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Stevens gets 20 years in drug case

Hugh M. Stevens, a harness racer who used horse trailers to move illegal drug shipments throughout the United States and Canada, was sentenced Wednesday to 20 years in federal prison.

When Stevens, 63, of Derby, was arrested in 2004, U.S. Drug Enforcement Administration agents called him the transportation coordinator of one of North America's biggest methamphetamine rings.

His wife, former Lackawanna restaurant operator Sandra Jacobi Stevens, 52, was sent to prison for five years for assisting her husband.

The amount of methamphetamine that could have been made with the ephedrine shipped by Stevens was "astronomical . . . astounding," U.S. District Judge William M. Skretny said.

The sentencings concluded a long, bitter court battle between the U.S. attorney's office and Stevens, once a colorful and popular figure in the local harness racing community.

Stevens and his wife claimed for years they were innocent victims, but Stevens last September pleaded guilty to felony charges of conspiracy and engaging in a continuing criminal enterprise.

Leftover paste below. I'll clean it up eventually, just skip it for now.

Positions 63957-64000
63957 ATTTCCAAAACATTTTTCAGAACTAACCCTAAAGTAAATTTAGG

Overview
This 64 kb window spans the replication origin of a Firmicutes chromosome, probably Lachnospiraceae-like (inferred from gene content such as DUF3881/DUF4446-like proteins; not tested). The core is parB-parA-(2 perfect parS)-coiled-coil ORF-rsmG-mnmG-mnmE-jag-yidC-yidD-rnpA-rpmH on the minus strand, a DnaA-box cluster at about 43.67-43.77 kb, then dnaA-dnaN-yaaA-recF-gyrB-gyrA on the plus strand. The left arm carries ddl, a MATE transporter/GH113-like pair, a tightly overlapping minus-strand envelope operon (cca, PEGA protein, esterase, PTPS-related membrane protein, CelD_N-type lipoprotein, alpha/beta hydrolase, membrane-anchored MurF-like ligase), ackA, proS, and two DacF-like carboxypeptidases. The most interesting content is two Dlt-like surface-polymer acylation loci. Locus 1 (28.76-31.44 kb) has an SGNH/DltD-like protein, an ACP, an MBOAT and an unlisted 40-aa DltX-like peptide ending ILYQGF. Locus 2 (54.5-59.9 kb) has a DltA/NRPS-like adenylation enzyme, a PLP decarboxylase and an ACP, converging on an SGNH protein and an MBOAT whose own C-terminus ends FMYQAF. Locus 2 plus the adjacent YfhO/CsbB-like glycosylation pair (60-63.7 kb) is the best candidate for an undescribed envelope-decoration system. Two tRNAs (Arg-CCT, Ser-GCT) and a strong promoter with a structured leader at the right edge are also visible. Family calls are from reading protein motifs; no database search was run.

Speaking in court Wednesday, both Stevens and his wife blamed their convictions on what they called "lies" by a government witness and a prosecutor.

"Injustice has been done here to us, to me," Jacobi Stevens, in tears, told the judge. "The main issue is we didn't know it was methamphetamine. . . . How can you guys convict me and put me in jail for something I didn't do?"

Stevens made similar remarks, even though he pleaded guilty.

A citizen of Scotland who is a legal resident alien in the United States, Stevens has asked for permission to serve part of his prison term in his native country. Prosecutors do not oppose the request, but both the U.S. and Scottish governments still have to approve it.

After a trial in October 2008, Jacobi Stevens was convicted of a smuggling charge and two conspiracy charges, all felonies. She was acquitted of a third conspiracy charge.

DEA tape recordings of Stevens and his wife discussing drug shipments were key pieces of evidence in the case, said federal drug prosecutors Thomas S. Duszkiewicz and Michael DiGiacomo.

The DEA investigation turned up clear evidence that Stevens knew he was breaking the law and that his wife knew it, according to prosecutors.


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